Code Change Summary: New code section. GFCI protection is now required for outdoor “outlets” at dwellings.
An “Outlet”, according to the NEC Article 100 definition, is a point on the wiring system at which current is taken to supply utilization equipment.
Many people make the mistake of thinking that only receptacles can be “outlets”. A receptacle is one kind of outlet, but so is a hard-wired connection such as a smoke detector, or a surface mounted luminaire, or even the point on an outdoor air conditioner system where the circuit connects to the disconnecting means supplying the AC unit.
In the 2020 NEC, all outdoor “outlets” for dwellings, other than lighting, electric snow-melting, deicing, or pipeline heating, that are supplied by single-phase branch circuits rated 150 volts to ground or less, 50 amperes or less, shall have ground-fault circuit-interrupter protection for personnel. This is a big change!
Example: A 240V, single phase, outdoor, dwelling unit air conditioner has two ungrounded conductors that are each 120V to ground and 240V phase to phase. If this air conditioner is rated 50 amps or less, then GFCI protection is now required for the “outlet”. How about an outdoor well pump?
This code change came as a result of a child’s death. On August 3, 2007, a 12-year-old child jumped over a chain link fence and landed on the adjacent AC condenser unit. The condenser had an electrical ground fault which caused the unit's metal housing to become electrified. The child was fatally electrocuted when he made contact simultaneously with both the condenser and the metal fence.
2022 UPDATE: Ever since this section first appeared in 2020, there have been many reports of issues with outdoor air conditioners, employing power conversion equipment, not working properly when supplied from the load side of a GFCI device. Many states and jurisdictions have amended the code section and deleted the language.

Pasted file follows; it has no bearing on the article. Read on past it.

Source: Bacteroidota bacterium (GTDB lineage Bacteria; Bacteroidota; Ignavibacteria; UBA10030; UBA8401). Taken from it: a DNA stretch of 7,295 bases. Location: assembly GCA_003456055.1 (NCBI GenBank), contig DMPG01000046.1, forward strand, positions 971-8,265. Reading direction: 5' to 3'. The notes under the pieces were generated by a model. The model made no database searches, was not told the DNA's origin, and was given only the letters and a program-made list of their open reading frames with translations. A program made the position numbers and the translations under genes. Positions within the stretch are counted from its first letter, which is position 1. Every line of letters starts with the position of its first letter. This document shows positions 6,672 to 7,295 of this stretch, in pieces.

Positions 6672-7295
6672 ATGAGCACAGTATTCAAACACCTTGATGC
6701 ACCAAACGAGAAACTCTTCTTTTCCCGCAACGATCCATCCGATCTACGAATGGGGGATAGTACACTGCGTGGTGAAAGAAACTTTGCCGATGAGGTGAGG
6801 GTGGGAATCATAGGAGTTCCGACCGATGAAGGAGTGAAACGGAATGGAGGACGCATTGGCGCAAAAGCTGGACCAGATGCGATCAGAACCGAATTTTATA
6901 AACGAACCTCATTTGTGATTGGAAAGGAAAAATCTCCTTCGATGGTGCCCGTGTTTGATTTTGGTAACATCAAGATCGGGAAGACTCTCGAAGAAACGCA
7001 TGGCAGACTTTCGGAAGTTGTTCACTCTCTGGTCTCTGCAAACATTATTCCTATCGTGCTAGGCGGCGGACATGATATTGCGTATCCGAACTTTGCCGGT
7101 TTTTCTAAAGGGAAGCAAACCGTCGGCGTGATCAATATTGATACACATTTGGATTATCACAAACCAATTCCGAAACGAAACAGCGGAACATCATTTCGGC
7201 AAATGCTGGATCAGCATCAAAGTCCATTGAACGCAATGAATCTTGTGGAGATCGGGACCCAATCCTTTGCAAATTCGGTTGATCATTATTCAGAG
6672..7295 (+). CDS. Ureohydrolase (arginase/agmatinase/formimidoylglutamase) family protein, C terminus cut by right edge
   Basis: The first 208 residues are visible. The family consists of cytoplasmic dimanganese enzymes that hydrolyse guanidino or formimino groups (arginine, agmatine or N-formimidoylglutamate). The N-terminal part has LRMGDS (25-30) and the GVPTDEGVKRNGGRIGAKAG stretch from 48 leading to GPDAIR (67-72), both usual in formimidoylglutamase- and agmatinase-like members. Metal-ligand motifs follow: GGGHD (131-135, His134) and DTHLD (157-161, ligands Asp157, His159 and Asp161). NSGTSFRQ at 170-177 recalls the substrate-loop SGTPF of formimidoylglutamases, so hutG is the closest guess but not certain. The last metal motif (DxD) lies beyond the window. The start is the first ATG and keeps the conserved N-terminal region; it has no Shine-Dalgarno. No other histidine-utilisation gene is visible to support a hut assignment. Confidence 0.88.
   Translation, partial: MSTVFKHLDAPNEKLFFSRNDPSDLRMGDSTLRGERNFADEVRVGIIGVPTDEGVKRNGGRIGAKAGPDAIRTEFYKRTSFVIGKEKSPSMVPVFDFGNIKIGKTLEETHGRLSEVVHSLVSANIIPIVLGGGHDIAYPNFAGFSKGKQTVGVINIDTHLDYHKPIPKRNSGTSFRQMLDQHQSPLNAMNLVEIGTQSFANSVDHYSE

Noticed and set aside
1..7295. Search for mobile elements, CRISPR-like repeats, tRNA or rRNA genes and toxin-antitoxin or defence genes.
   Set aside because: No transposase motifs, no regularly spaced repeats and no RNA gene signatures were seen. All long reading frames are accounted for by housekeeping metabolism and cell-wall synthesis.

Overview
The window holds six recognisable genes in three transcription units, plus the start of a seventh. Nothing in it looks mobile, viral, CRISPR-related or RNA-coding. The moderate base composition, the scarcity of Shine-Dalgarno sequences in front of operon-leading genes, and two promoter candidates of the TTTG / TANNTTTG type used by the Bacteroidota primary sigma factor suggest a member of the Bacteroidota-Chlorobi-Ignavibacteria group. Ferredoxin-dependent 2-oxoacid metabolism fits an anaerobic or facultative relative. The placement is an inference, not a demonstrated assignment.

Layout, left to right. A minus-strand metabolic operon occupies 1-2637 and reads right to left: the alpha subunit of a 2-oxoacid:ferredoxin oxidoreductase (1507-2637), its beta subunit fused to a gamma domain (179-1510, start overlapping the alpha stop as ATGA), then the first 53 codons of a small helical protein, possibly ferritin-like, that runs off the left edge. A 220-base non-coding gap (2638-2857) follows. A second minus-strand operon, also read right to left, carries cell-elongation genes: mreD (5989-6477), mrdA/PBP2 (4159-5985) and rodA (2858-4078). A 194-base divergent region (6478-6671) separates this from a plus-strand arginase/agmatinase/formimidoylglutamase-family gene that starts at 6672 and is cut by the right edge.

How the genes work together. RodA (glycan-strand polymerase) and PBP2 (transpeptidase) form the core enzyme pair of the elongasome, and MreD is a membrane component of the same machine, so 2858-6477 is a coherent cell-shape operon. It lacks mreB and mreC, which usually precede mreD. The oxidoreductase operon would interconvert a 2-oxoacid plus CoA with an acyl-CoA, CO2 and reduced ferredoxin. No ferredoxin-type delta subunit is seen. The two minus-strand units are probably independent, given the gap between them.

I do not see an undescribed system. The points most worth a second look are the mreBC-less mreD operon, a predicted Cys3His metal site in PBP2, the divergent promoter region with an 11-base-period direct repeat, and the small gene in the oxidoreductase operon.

On August 12, 2022, Tentative Interim Amendment (TIA) 1653 was issued for the 2020 NEC which provides the following language in new Exception 2:
“Exception No. 2: Ground-fault circuit-interrupter protection shall not be required for listed HVAC equipment. This exception shall expire September 1, 2026”.
Exception 2 allows listed HVAC equipment to go without GFCI protection until September 1, 2026, which should give the HVAC industry time to ensure that listed HVAC systems can function properly when supplied by outlets equipped with GFCI protection.
Below is a preview of the NEC. See the actual NEC text at NFPA.ORG for the complete code section. Once there, click on their link to free access to the 2020 NEC edition of NFPA 70.
2017 Code Language:
This code section did not exist.
2020 Code Language:
N 210.8(F) Outdoor Outlets. All outdoor outlets for dwellings, other than those covered in 210.8(A)(3), Exception to (3), that are supplied by single-phase branch circuits rated 150 volts to ground or less, 50 amperes or less, shall have ground-fault circuit-interrupter protection for personnel.
Exception No. 1: Ground-fault circuit-interrupter protection shall not be required on lighting outlets other than those covered in 210.8(C).
Exception No. 2: Ground-fault circuit-interrupter protection shall not be required for listed HVAC equipment. This exception shall expire September 1, 2026.
Based on the 2020 NEC, which of the following is true of exception 2 in Section 210.8(F)?
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